1. So it's been almost a month since your comment- have you entered the teenage phase with your ACD yet? Is he ignoring you? Pretending he doesn't know commands? Forgetting how to walk on a leash? Refusing to go on walks because he's also in his 2nd fear period and decided he's afraid of the dark?

      It's not about right dog or wrong dog. It's about expectations for people who haven't researched the breed and breed standards; cattle dogs were bred to herd by using their mouths. They're mouthy dogs. They're stubborn, mouthy, intelligent, independent, high-needs, amazing dogs that SHOULD NOT be in everyone's home.

      I don't think the author was trying to badmouth our beloved breed. I think she's trying to say hey- you can get an easy ACD, but they're the outlier. Here are all the possible 'bad' traits you could get as well, so be prepared.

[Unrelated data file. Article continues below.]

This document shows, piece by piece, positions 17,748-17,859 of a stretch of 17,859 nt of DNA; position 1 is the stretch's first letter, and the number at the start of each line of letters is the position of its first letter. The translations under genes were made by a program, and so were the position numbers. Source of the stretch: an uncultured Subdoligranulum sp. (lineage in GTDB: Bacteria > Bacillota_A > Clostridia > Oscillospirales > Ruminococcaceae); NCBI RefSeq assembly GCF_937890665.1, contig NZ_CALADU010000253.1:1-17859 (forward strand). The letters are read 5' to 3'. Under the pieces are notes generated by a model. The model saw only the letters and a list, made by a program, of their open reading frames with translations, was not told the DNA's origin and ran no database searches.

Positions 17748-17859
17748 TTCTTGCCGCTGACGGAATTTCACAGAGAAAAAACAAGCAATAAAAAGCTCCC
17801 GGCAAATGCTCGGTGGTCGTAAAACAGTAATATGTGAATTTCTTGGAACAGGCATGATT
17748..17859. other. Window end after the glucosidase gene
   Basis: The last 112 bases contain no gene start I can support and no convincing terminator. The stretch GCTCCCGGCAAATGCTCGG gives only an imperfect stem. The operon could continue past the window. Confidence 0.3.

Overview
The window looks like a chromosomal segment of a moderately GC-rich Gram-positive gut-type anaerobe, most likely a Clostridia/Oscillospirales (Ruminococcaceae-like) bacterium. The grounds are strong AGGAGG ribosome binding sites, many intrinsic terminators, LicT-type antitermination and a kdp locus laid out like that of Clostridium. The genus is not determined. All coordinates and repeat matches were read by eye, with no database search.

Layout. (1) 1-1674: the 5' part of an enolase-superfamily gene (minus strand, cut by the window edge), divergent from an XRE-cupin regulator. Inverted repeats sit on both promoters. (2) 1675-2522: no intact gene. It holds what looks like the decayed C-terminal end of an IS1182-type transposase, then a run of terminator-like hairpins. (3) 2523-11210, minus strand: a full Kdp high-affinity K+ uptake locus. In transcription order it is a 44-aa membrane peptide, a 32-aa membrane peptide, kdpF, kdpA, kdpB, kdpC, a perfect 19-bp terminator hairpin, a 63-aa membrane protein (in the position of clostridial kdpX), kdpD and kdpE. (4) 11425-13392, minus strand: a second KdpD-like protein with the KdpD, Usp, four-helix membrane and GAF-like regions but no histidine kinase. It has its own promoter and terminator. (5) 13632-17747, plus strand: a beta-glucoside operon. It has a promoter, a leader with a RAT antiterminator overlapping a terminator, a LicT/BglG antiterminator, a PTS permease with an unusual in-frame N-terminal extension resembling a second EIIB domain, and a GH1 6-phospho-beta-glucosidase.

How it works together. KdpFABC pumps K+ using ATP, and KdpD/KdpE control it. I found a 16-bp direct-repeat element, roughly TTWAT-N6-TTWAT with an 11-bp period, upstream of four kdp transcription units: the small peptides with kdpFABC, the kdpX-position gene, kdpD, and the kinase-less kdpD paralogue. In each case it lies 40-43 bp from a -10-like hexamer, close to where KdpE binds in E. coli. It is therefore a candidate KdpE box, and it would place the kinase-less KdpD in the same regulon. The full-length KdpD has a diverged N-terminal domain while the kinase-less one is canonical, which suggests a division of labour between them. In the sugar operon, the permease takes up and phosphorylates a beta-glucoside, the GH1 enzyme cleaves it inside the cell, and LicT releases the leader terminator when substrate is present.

I can't tell you how many people see my well-behaved, calm, ACD out and ask what he is, and then say Ohhh he's so good, I might have to get one and I'm like OH NO MA'AM - and then I'm 'that person' explaining to a stranger how much time and training went into this 'good dog' because god forbid she goes out and gets one and it chews through her drywall, or tooth punches her and it'll be in the shelter before you can say boo.

  4. My acd is the walking depiction of “derp”. Literally an Australian cuddle dog. I’ve seen a flash of a nasty streak but I would never say she is aggressive nor would I discourage a family with young children from getting this breed. Treat your dogs proper and you’ll have a proper BFF